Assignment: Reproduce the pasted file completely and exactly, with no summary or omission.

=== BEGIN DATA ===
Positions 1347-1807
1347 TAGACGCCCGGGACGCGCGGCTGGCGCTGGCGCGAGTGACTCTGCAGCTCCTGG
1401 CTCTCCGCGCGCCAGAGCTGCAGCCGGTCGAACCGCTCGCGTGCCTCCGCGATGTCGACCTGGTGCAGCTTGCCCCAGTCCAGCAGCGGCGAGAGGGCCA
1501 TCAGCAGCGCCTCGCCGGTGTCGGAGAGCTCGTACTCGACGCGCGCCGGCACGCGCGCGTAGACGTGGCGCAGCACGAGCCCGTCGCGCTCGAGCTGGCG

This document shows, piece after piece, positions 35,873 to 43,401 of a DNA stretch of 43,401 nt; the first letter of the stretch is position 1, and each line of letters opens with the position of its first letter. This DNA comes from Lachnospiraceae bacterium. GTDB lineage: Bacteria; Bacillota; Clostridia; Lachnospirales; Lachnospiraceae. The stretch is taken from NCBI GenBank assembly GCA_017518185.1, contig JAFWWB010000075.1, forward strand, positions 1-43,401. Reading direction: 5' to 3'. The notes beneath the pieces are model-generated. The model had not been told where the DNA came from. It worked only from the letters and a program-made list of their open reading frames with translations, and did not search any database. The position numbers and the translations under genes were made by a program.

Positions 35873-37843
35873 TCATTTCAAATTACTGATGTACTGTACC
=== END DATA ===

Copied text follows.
Positions 1347-1807
1347 TAGACGCCCGGGACGCGCGGCTGGCGCTGGCGCGAGTGACTCTGCAGCTCCTGG
1401 CTCTCCGCGCGCCAGAGCTGCAGCCGGTCGAACCGCTCGCGTGCCTCCGCGATGTCGACCTGGTGCAGCTTGCCCCAGTCCAGCAGCGGCGAGAGGGCCA
1501 TCAGCAGCGCCTCGCCGGTGTCGGAGAGCTCGTACTCGACGCGCGCCGGCACGCGCGCGTAGACGTGGCGCAGCACGAGCCCGTCGCGCTCGAGCTGGCG

This document shows, piece after piece, positions 35,873 to 43,401 of a DNA stretch of 43,401 nt; the first letter of the stretch is position 1, and each line of letters opens with the position of its first letter. This DNA comes from Lachnospiraceae bacterium. GTDB lineage: Bacteria; Bacillota; Clostridia; Lachnospirales; Lachnospiraceae. The stretch is taken from NCBI GenBank assembly GCA_017518185.1, contig JAFWWB010000075.1, forward strand, positions 1-43,401. Reading direction: 5' to 3'. The notes beneath the pieces are model-generated. The model had not been told where the DNA came from. It worked only from the letters and a program-made list of their open reading frames with translations, and did not search any database. The position numbers and the translations under genes were made by a program.

Positions 35873-37843
35873 TCATTTCAAATTACTGATGTACTGTACC